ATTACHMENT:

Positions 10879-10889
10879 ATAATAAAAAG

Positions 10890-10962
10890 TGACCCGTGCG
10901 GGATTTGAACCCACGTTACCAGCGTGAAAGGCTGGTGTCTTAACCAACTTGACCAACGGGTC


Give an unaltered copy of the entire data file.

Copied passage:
Positions 10879-10889
10879 ATAATAAAAAG

Positions 10890-10962
10890 TGACCCGTGCG
10901 GGATTTGAACCCACGTTACCAGCGTGAAAGGCTGGTGTCTTAACCAACTTGACCAACGGGTC